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You could use the MSE/AIC/BIC of the arima model and compare it to the MSE/AIC/BIC of the regression model. Just make sure that the number of fitted values are the same otherwise you might be making a mistake. For example if the ARIMA model has a lag structure of say sp+p ( a seasonal difference of order sp and an autoregressive structure of order p , you lose the first sp+p datapoints and only NOB-SP-P values are actually fit. If the regression model has no lags then you have NOB fitted points or less depending upon your specification of the lagged values for the inputs. So one has to realize that the MSE's may not be on the same historical actual values. One approach would be to compute the MSE of the regression model on the last NOB-SP-P values to put the models on an equal footing. You might want to GOOGLE "regression vs box-jenkins" and get some pointers on this and more. In closing one would normally never just fit a regression model with time series as their may be information in the lags of the causals and the lags of the dependent variable justifying the STEP-UP from regression to a Transfer Function Model a.k.a ARMAX Model . If you didn't STEP-UP then one one or more of the Gauusian Assumptions would be voided making your F/T tests meaningless and irrevelant. Furthermore there may be violations of the constancy of the error term requiring the incorporation of level shifts/local time trends and either pulse or seasonal pulse variable to render the error process having a "mean of 0.0 everywhere"

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    $\begingroup$ The reported AIC values may also be non-comparable because different constants are omitted. $\endgroup$ – Rob Hyndman Jun 13 '11 at 0:15
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Cross validation would probably be good here. To do this you split your data set into 2 parts. You use the first part to fit both models, and then use the fitted model to predict the second part. This can be justified as an approximation to a fully Bayesian approach to model selection. We have the likelihood of a model $M_{i}$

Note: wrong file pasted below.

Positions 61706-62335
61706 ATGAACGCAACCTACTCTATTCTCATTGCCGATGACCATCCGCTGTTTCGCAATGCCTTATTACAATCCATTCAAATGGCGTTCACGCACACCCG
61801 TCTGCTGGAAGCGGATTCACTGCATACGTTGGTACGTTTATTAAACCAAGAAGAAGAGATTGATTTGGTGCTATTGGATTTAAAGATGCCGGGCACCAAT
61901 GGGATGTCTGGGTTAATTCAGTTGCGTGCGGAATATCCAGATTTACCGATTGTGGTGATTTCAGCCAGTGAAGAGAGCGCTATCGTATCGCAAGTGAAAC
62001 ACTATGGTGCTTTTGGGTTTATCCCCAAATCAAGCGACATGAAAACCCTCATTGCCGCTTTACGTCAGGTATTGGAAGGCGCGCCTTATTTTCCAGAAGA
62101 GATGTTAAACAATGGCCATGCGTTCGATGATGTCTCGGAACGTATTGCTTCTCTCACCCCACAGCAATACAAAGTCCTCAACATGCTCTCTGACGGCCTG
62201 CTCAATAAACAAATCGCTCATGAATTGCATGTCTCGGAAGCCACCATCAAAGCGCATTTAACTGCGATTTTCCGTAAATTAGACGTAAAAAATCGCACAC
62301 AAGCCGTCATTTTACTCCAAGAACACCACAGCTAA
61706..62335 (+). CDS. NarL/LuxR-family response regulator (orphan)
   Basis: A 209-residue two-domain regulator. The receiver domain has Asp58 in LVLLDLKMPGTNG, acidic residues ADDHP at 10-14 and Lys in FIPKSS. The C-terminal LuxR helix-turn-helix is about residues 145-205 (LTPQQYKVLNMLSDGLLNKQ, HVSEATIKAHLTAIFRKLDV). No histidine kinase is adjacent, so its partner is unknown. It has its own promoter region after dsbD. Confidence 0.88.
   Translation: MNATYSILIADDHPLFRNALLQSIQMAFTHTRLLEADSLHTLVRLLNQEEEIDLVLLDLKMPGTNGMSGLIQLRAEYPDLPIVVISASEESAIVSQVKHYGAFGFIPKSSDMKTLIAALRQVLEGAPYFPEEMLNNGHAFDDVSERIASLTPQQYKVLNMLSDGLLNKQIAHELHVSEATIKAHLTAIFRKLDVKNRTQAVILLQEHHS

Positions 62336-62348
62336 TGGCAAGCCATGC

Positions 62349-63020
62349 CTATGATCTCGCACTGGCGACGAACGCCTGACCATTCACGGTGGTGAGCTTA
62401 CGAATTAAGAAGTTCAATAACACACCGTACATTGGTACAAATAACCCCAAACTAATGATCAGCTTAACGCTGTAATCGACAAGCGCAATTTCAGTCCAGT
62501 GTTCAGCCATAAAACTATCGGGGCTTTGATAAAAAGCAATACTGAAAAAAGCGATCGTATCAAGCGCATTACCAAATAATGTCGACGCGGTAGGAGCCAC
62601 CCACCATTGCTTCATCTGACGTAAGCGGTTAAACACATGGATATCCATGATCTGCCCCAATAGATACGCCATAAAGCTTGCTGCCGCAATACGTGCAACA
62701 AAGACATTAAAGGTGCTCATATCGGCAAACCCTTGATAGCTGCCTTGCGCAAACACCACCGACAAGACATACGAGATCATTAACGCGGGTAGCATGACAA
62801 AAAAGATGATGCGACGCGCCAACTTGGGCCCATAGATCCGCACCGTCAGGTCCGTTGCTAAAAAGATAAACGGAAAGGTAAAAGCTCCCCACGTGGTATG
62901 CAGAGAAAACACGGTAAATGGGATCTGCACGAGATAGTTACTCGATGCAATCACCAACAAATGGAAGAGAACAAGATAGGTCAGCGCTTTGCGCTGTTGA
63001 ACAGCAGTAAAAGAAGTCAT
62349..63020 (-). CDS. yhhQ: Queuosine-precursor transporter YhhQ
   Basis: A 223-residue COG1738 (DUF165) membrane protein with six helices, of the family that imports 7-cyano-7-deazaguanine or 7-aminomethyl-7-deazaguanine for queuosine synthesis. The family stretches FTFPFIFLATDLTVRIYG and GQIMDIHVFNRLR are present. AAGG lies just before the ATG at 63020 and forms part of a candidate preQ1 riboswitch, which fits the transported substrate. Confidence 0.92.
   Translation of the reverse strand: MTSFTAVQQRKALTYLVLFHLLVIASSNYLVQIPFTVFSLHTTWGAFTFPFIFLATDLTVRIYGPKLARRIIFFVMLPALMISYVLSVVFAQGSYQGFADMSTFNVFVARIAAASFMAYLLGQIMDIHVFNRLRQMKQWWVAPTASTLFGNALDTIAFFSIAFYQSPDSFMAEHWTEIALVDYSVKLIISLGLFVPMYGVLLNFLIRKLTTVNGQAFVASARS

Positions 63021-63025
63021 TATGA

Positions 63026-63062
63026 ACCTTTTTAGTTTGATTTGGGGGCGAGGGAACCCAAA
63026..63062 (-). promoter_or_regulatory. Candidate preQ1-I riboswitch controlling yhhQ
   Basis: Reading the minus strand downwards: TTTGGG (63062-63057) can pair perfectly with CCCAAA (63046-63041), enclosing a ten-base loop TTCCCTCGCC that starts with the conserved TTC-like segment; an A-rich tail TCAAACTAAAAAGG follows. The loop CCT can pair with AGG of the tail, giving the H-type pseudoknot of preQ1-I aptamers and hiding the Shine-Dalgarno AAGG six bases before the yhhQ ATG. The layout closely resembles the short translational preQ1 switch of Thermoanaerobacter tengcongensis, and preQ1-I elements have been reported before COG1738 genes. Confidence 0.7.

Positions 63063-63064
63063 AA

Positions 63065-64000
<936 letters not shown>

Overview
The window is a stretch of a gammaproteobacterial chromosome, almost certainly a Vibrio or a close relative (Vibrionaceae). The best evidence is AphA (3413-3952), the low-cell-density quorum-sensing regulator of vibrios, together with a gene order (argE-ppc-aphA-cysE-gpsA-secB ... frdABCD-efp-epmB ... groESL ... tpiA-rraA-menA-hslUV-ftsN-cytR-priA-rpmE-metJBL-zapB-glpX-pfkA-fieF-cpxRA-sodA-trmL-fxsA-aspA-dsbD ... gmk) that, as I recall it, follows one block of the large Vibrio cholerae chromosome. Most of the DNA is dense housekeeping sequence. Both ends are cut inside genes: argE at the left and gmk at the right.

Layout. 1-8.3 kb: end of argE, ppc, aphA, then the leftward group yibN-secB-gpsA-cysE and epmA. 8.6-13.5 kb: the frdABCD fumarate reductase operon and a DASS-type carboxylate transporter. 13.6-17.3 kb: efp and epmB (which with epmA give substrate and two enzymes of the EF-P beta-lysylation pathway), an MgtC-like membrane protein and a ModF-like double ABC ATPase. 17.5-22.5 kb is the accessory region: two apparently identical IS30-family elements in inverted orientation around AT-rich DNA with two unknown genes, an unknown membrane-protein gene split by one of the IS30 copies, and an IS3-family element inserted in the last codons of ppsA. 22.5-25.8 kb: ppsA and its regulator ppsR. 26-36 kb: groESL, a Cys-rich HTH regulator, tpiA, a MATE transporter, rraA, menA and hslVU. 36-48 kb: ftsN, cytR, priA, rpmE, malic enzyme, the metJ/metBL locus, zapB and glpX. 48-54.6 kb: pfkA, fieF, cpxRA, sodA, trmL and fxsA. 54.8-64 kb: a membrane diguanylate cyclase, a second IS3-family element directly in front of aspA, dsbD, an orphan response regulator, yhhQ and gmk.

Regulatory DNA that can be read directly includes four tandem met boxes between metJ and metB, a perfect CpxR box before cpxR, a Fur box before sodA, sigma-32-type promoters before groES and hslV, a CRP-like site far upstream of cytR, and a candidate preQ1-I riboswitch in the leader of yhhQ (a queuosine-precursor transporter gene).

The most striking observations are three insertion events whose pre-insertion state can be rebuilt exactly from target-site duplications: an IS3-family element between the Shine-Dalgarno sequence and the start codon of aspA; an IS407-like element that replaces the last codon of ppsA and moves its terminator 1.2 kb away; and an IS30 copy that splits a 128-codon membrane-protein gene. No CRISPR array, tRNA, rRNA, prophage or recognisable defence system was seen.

$$p(d_{1}d_{2}...d_{N}|M_{i}I)=p(d_{1}|M_{i}I)\times p(d_{2}|d_{1}M_{i}I)\times p(d_{3}|d_{1}d_{2}M_{i}I)\times..$$ $$..\times p(d_{N}|d_{1}d_{2}...d_{N-1}M_{i}I)$$

Which can be seen heuristically as sequence of predictions, and then of learning from mistakes. You predict the first data point with no training. Then you predict the second data point after learning about the model with the first one. Then you predict the 3rd data point after using the first two to learn about the model, and so on. Now if you have a sufficiently large data set, then the parameters of the model will become well determined beyond a certain amount of data, and we will have, for some value $k$:

$$p(d_{k+2}|d_{1}....d_{k}d_{k+1}M_{i}I)\approx p(d_{k+2}|d_{1}....d_{k}M_{i}I)$$

The model can't "learn" any more about the parameters, and is basically just predicting based on the first $k$ observations. So I would choose $k$ (the size of the first group) to be large enough so that you can accurately fit the model, $20$-$30$ data points per parameter is probably enough. You also want to choose $k$ large enough so that the dependence in the $d_{k+1}...d_{N}$ which is being ignored does not make the approximation useless.

Then I would simply evaluate the likelihoods of each prediction, and take their ratio, interpreted as a likelihood ratio. If the ratio is about $1$, then neither model is particularly better than the other. If it is far away from $1$ then this indicates one of the models is outperforming the other. a ratio of under 5 is weak, 10 is strong, 20 very strong, and 100, decisive (corresponding reciprocal for small numbers).